Human Rights Watch says it has satellite evidence that more than 1,000 homes in minority Rohingya villages have been destroyed in northwestern Myanmar, also know as Burma. The organization has called on the government to invite the United Nations to conduct an investigation into the "widespread destruction" of the villages HRW believes has been done by government troops.
Brad Adams, HRW's Asia director said, "These alarming new satellite images confirm that the destruction in Rohingya villages is far greater and in more places than the government has admitted."
Adams called on Myanmar's government, led by Nobel Peace Prize winner Aung San Suu Kyi, to stop "responding with military-era style accusations and denials," urging it instead to "simply look at the facts and take action to protect all people ... whatever their religion or ethnicity."
Humanitarian aid groups say tens of thousands of people have been displaced by the recent violence with many of them attempting to flee to neighboring Bangladesh.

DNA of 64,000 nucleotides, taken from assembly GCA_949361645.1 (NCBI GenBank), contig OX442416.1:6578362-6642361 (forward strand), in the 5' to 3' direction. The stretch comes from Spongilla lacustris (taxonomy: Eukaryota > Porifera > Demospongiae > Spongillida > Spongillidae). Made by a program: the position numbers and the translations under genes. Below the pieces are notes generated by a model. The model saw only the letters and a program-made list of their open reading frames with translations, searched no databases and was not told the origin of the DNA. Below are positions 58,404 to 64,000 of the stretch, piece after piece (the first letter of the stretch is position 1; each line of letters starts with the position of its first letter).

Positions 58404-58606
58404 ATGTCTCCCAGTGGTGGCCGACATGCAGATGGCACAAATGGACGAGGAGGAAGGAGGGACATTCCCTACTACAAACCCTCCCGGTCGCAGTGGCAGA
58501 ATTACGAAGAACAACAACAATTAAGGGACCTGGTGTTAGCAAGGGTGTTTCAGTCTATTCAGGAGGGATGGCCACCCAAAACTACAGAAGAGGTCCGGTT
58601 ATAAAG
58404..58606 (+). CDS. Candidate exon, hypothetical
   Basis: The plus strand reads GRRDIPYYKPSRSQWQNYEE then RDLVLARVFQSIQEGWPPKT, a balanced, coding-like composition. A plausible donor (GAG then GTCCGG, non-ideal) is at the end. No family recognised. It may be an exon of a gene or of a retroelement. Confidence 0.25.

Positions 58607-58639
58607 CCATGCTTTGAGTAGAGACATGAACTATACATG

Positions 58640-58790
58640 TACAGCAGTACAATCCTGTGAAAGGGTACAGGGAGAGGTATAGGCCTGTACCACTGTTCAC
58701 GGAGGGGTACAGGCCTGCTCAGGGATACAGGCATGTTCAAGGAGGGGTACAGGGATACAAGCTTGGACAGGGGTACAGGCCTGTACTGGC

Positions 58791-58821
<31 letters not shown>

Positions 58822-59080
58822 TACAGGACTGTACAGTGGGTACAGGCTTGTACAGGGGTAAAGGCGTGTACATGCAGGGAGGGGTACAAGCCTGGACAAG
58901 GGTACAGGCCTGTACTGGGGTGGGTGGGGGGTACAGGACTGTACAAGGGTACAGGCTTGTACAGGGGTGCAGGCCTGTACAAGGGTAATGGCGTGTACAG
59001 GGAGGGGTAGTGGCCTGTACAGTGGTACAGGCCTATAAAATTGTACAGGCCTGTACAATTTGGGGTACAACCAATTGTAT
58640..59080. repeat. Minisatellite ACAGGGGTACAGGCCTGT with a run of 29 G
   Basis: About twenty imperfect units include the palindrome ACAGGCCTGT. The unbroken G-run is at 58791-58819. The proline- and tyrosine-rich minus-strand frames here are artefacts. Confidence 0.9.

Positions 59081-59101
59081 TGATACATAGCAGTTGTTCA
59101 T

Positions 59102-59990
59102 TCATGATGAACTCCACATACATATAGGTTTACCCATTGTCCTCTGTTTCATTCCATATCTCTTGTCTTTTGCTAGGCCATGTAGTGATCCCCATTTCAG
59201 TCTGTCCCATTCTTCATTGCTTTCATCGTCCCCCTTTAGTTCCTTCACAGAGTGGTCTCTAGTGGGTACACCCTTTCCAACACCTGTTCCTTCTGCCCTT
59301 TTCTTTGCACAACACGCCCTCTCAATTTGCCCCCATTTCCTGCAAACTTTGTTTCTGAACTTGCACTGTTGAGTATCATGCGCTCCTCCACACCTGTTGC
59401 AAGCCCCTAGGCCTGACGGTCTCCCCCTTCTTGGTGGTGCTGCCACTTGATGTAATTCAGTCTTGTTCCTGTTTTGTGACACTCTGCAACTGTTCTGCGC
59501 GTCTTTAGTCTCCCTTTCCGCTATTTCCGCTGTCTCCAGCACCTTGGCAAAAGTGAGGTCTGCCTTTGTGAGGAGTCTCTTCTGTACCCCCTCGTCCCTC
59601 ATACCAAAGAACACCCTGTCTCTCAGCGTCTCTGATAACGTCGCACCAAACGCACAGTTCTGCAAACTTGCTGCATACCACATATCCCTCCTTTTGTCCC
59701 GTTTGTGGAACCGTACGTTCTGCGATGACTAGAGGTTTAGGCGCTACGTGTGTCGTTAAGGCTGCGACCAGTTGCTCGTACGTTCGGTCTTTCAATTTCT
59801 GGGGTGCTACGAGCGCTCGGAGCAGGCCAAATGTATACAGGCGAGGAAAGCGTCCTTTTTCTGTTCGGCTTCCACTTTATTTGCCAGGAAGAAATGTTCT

HRW says while the government maintains that terrorists are responsible for the destruction and that international journalists should investigate the claims, Myanmar continues to block not only journalists, but also humanitarian aid workers and human rights investigators from traveling to the impacted areas.
Yanghee Lee, U.N. special rapporteur on Myanmar, said "The security forces must not be given 'carte blance' to step up their operations."